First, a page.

Advocates want to reverse cuts to a mind-boggling array of programs, from mental health care on Native American reservations to Census data collection.
With Congress finally beginning post-shutdown budget talks this week, advocates are trying to put a face on the huge, disparate range of domestic programs that have fallen under sequestration's axe. The cause has drawn together thousands of advocates battling the automatic cuts to a mind-boggling range of federal spending, from mental health care on Native American reservations, to public defenders, to Census data collection.
The automatic cuts affect all programs that must have their funding renewed every year, in contrast to "mandatory" spending that's automatically doled out to Medicare, food stamps, and the like. They are equally divided between defense programs and "non-defense" discretionary spending (NDD)—the catch-all term for everything else.
"No one knows what NDD is—it's a very wonky term," says Emily Holubowich, a health-care lobbyist at CRD Associates who founded NDD United, a coalition of more than 3,000 organizations.
NDD United was founded just as Congress turned its focus to spending cuts after the 2010 Republican takeover of the House. With no budget and an all-volunteer staff of veteran lobbyists and advocates, NDD United meets with Congressional staff and lawmakers, holds briefings, and circulates letters to present a united front against sequestration.
Beginning in March, sequestration was supposed to be so terrible it would force Congress to come together and pass a $1.2 deficit reduction deal that dealt with the real drivers of spending: not discretionary cuts but entitlement spending, as well as revenue.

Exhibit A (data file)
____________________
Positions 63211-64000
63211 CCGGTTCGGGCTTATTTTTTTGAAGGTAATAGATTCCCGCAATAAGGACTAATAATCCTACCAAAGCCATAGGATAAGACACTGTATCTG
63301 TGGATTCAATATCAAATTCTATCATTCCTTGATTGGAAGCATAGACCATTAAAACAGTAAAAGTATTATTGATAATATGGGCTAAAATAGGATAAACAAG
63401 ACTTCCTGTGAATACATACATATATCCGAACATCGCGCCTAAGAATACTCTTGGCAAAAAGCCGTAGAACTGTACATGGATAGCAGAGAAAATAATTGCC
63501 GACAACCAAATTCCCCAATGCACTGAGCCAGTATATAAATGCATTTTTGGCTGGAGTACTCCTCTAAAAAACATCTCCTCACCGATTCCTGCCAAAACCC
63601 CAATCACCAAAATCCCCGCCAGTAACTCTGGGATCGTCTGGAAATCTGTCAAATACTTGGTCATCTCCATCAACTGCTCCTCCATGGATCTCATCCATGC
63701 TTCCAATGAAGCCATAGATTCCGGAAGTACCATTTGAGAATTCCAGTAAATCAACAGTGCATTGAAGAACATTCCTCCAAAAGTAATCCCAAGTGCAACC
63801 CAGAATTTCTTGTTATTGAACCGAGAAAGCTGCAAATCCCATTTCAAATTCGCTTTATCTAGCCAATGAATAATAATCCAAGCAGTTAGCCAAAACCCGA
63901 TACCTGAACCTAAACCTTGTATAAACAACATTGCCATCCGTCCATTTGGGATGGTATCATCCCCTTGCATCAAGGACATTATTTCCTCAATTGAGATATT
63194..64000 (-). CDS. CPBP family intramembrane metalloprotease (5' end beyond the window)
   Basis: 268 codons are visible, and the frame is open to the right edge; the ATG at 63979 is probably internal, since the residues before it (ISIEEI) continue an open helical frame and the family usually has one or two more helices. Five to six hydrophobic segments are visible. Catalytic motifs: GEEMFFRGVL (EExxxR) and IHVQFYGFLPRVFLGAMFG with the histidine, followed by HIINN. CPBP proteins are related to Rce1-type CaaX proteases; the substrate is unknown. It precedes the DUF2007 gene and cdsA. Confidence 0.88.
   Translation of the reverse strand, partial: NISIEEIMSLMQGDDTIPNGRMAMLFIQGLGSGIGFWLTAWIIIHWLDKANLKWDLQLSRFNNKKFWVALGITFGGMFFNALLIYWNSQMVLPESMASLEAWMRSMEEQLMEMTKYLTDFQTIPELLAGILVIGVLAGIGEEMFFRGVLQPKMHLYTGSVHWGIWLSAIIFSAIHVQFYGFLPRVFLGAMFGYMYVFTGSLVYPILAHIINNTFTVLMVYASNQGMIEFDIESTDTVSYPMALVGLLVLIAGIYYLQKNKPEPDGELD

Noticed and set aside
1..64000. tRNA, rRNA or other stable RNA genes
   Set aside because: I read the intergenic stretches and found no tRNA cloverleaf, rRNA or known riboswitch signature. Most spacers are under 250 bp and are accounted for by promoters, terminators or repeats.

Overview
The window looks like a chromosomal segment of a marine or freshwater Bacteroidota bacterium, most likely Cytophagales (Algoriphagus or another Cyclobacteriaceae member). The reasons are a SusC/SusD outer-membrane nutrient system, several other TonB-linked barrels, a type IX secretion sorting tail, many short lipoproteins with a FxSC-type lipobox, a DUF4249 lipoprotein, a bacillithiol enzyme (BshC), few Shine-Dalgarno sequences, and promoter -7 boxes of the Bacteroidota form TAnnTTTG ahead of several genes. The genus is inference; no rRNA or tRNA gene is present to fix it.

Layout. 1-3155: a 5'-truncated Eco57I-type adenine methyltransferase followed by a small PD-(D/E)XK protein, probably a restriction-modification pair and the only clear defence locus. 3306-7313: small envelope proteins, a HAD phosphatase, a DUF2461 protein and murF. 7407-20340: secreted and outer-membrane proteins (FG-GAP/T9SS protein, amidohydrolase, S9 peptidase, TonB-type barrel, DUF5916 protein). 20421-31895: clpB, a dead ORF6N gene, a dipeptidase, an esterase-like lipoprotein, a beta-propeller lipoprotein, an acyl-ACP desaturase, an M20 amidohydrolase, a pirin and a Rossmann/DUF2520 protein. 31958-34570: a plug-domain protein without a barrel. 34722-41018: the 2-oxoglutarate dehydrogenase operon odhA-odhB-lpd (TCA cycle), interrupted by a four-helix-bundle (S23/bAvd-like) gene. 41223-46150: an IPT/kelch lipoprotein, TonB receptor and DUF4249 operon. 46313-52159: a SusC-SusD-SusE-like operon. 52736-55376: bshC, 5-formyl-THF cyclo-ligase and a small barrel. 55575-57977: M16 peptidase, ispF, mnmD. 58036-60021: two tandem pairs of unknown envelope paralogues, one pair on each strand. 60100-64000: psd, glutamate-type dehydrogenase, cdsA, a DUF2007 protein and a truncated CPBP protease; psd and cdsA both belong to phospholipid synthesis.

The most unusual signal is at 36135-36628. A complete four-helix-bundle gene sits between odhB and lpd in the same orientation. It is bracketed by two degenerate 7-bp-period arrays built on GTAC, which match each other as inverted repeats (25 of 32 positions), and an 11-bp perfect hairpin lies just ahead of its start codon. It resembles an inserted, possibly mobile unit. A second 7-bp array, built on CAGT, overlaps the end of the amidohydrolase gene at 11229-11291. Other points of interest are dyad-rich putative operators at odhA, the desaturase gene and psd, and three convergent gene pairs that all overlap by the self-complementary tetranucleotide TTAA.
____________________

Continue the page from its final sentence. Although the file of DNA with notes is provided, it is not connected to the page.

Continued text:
But it hasn't turned out that way: The automatic cuts have become the status quo—now in place until mid-January—and the politics of sequestration haven't treated everyone equally. Defense lobbyists have presented a united, vocal front on Capitol Hill—and it's politically risky to be seen to weaken the nation's defenses. A few domestic programs have received attention from lawmakers as well: Head Start, cancer research, and law enforcement. All are perennial favorites in Washington with broad public support, making them attractive poster children for the battle against budget cuts.
Other sequestered programs have fallen under the radar. Federal agencies and local programs have tried to mitigate the impact, reducing their exposure to the cuts for at least this year. But many programs will feel the pain: groups that help low-income families pay for their heating bills; job training to help the unemployed retool for new professions; personal care services that help poor seniors bathe and dress themselves.
Early in the budget fight, before sequestration was created, "we were at risk of cannibalizing each other. Each category of spending was scrapping to protect itself," says Rachel Gragg, federal policy director for the National Skills Coalition and a co-chair of NDD United.
A major test came during the shutdown, when Republicans pushed piecemeal bills to open certain agencies but not others. But the domestic funding advocates held together. "We were very united in the response to the shutdown, from National Parks to medical research to Head Start to the tribal community. All of them said, 'this is not the answer, we need to open the government,'" says Holubowich.